How to Identify the Sheffield Silver Company Candlesticks

Written by mame dennis
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Many companies produced sterling silver and silver plate candlesticks in Sheffield, England in the 18th and 19th centuries. While sterling silver made in Sheffield is available and collectable, it is the silver plate that most people associate with the words "Sheffield Silver." Sheffield Plate can be found at flea markets and antique shops, and is relatively affordable, even though it is highly collectable.

Skill level:
Moderately Easy

Things you need

  • Magnifying glass or jeweller loup

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  1. 1

    Look for a seam. The silver plate process was invented in Sheffield in the late 1700s. A sheet of copper was sandwiched between two sheets of silver, formed into the appropriate shape and then soldered together. If you do not see a seam, it means that the item is electroplated, a process that was developed around 1840, which covered up the join. Although the seam will be visible to the naked eye, a magnifying glass can be helpful here to spot copper.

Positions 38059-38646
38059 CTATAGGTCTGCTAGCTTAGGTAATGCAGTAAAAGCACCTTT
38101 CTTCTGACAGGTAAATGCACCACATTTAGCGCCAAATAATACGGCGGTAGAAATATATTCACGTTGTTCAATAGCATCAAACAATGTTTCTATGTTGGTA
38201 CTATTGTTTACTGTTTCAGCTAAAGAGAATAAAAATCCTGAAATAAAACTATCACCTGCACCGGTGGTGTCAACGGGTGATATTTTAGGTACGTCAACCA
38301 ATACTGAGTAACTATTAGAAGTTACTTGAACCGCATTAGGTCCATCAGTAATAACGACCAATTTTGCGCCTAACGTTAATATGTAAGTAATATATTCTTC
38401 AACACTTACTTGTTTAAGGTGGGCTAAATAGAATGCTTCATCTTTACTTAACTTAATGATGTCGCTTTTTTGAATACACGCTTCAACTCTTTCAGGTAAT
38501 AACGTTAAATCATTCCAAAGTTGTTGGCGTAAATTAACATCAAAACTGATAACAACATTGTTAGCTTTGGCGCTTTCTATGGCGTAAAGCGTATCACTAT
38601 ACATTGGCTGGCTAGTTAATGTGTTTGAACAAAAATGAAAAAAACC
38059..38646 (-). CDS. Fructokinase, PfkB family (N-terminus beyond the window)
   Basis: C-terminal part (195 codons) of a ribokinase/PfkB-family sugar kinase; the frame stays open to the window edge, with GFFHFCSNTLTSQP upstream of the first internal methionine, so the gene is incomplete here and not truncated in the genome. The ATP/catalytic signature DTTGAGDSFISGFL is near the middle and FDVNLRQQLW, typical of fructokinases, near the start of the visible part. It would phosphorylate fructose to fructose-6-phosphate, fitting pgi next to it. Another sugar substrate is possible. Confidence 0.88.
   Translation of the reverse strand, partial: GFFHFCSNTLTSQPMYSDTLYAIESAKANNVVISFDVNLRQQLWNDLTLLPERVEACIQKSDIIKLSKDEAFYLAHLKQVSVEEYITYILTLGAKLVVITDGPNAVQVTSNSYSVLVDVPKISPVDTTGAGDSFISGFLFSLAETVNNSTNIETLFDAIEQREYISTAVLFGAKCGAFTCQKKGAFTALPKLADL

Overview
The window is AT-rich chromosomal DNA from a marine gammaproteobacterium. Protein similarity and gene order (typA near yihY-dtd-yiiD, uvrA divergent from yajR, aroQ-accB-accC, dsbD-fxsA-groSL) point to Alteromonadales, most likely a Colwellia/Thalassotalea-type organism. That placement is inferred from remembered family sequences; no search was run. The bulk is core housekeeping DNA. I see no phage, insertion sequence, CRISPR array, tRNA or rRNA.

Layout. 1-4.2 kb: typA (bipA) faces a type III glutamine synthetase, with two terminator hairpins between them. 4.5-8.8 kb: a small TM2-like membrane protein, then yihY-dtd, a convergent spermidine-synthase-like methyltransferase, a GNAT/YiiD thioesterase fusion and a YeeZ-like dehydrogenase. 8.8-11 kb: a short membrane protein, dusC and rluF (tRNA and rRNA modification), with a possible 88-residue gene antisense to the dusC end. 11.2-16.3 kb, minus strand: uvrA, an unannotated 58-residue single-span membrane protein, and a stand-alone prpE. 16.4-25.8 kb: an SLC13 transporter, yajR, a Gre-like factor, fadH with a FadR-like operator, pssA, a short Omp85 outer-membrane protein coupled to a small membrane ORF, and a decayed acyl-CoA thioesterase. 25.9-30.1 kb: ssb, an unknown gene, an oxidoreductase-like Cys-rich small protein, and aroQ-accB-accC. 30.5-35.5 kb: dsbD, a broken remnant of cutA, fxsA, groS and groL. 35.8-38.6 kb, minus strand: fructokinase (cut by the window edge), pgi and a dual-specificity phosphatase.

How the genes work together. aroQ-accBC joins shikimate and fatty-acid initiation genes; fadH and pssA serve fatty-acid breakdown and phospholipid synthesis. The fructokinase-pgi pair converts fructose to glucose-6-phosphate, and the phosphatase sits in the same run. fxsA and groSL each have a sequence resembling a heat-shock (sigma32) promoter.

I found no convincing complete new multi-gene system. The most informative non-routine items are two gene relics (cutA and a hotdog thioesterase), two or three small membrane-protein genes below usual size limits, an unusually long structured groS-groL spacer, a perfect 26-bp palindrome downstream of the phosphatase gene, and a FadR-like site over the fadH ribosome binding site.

2. 2

    Look for areas where the silver has worn away and the copper shows through. You will find this especially around the borders. Some copper show-through is desirable because it means that the item has not been re-plated, which lessens its value.

  3. 3

    Candlesticks are holloware and the earlier versions were formed by hand or cast. Later the process of die-stamping was invented and the candlesticks were formed on steel dies, carved in various patterns. Since the candlesticks were much lighter than their sterling counterparts, the insides were often weighted with sand or some other substance. Some candlesticks were stamped "weighted."

  4. 4

    Much of the plate sliver made in Sheffield did not bear a maker's mark. Since the items were not sterling they did not need any silver marks. However, sometimes the pieces were stamped with maker's initials. There are several online resources which show maker's marks (see Resources). If a piece is stamped with the words "Sheffield Plated" then it is not old Sheffield Plate, but rather later electroplated silver. Some of the marks can be quite small so a jeweller loup or magnifying glass might be necessary to see them.

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